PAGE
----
CRAIG MURRAY: We should not forget what this is about. This is about the persecution of an individual who has made life much more simple and more productive for whistleblowers in the Information Age and in an age when, as Western governments become increasingly authoritarian and civil liberties are diminished, we need whistleblowers more than ever to protect the rights of all of us.
We have heard of areas where WikiLeaks has been active, not only the prosecution of illegal war in Iraq, but the revealing of individual war crimes carried out within that war, the targeting of people for assassination throughout the world and the collusion of governments of different stripes in that targeting for torture and rendition of individuals.
Now consider this. I blew the whistle on torture and extraordinary rendition and the collusion of the CIA and MI6. I was in consequence immediately charged with extortion for sexual purposes and blackmailing people into sex in exchange for British visas. It took me one and a half years to clear my name of those charges because they routinely charge and try to defame and beat up whistleblowers, and that is what is happening to Julian Assange just as it happened to me.
I shared a platform across the United States with a very brave lady, Brigadier Janis Karpinski, who was the senior woman in the United States Army. She blew the whistle on the fact that she had seen documents signed personally by Donald Rumsfeld authorizing the torture at Abu Ghraib. The very next day she was charged with shoplifting.
I could name five or six examples straight away of individual whistleblowers who are always immediately charged with offenses which don’t relate to whistleblowing at all. Because in the United States and the United Kingdom and apparently Sweden today, just as it used to always happen in authoritarian and totalitarian countries, dissidents are not charged with political offenses, they are fitted up with criminal offenses. That is the state our society has come to.
How likely is it, how likely is it that when I was engaged in a bitter struggle, an internal struggle with my own government who were trying to sack me over the use of torture and I was trying to prevent the use of torture, did I then think, “Oh, that’s a good idea. I’ll go and bed someone tomorrow while I am in the middle of this.” Was Julian Assange, while conducting the campaign of WikiLeaks, so distracted he decided to get into incidental and coincidental criminal activity? Did Donald Rumsfeld get outed as the man who authorized torture by Janis Karpinski just for her to think the very next day she would pop out and do a bit of shoplifting?
NO. Only our disgustingly complacent and spoon-fed mainstream media would accept such a narrative for one single moment. It is obviously nonsense to anybody with half a brain.
Now then, let me come to William Hague. William Hague told us that when he was a student he used to drink 14 pints of beer a day. I tell you something, he must have drunk 28 pints the day he decided to threaten to illegally invade the embassy of Ecuador and violate Ecuadorean national territory.
The Vienna Convention is absolutely plain. The Vienna Convention of 1961 is the single most subscribed international treaty in existence, and it states in Article 22, Section 1, that the diplomatic premises of an embassy are inviolable. Full stop. Are inviolable. You cannot invade the embassy of another country. As Tariq rightly said, there were times when I sheltered Uzbek citizens from their government within the confines of the British embassy in Uzbekistan. Even during the height of the tensions of the Cold War, the opposing parties never entered each other’s embassies to abduct a dissident. The fact that William Hague now openly threatens the Ecuadoreans with the invasion of their sovereign premises is one further example of the total abandonment of the very concept of international law by the neoconservative juntas that are currently ruling the former Western democracies.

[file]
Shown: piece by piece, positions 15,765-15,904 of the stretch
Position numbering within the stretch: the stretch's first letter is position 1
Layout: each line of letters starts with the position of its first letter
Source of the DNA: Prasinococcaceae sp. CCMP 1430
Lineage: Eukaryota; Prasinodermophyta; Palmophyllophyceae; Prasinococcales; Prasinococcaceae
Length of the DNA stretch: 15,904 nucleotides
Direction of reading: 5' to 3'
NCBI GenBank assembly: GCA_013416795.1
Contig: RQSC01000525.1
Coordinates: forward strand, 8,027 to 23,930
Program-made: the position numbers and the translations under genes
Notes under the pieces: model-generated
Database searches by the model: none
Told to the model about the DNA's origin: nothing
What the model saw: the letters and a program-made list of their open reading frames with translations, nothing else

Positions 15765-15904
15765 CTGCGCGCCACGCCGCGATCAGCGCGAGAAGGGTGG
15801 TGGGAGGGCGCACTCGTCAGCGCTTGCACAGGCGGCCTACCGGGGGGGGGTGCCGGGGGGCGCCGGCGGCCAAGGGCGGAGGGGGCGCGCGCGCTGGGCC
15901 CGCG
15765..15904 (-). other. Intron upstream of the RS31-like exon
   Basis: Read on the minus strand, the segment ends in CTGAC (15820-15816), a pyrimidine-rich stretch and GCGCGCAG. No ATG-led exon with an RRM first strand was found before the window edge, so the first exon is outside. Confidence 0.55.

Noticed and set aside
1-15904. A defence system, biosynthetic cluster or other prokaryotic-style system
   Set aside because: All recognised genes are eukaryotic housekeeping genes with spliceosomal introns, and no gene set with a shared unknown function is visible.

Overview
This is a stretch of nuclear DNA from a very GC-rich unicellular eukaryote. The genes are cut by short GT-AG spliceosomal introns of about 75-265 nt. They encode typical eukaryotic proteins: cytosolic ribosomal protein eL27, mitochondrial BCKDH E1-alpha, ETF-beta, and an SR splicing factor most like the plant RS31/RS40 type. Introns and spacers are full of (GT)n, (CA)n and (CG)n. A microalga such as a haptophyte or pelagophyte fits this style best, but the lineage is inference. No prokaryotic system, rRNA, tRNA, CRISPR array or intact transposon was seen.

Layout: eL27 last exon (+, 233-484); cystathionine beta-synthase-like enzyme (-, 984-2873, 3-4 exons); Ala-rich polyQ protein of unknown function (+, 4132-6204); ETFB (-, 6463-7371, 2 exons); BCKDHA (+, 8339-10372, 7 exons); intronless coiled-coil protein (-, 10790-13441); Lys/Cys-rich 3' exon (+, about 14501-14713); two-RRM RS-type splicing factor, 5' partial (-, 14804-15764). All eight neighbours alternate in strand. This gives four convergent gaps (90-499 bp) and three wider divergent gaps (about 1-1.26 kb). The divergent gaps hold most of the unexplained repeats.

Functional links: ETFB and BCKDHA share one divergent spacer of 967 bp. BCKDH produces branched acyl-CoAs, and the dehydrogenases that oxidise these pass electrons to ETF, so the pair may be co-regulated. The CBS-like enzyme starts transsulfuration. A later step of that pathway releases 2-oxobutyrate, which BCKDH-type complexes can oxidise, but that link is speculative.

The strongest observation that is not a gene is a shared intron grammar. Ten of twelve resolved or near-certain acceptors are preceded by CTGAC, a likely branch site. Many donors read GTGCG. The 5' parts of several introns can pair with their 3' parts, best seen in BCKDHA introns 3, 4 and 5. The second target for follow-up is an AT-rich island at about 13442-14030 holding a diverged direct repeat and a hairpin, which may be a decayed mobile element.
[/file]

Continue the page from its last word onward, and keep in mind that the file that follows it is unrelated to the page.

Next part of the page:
I pointed the Vienna Convention to you. The law that applies within the embassy of Ecuador is the law of Ecuador. When I served for over 20 years as a British diplomat, if I’d ever murdered my ambassador in the embassy, and there were times I was tempted, that would have been prosecuted under UK law and it would have been these gentlemen from the Metropolitan Police who would have come out to the British embassy to investigate the crime that had taken place on British soil. And I tell you this, in international law and in Ecuadorean law, whatever British domestic legislation may say, if the Metropolitan Police enter the premises of the Ecuadorean embassy, they are subject to Ecuadorean law, and they are committing a crime under Ecuadorean law for which those individual policemen are quite likely liable to prosecution.
And I can tell you something else for certain, the position I’ve just outlined for the invasion of a diplomatic premises is a crime in international law and a crime in the state whose premises are invaded. That is the position which is taken by virtually every country in the world, and it is a crime which is eminently extraditable. So any policeman who forcibly enters the premises of the embassy of Ecuador will find himself liable for extradition to Ecuador as soon as he leaves the United Kingdom.
Ladies and gentlemen, I thank you all for coming here to listen. I thank deeply from my heart those of you who have come to support Julian Assange and support his continuing struggle for freedom and to support the continuing cause of whistleblowing and revealing that which government does not want you to know. We are here today for freedom. Here we stand. We thank the Ecuadorean government for their support, and we stand with Julian Assange. Thank you very much.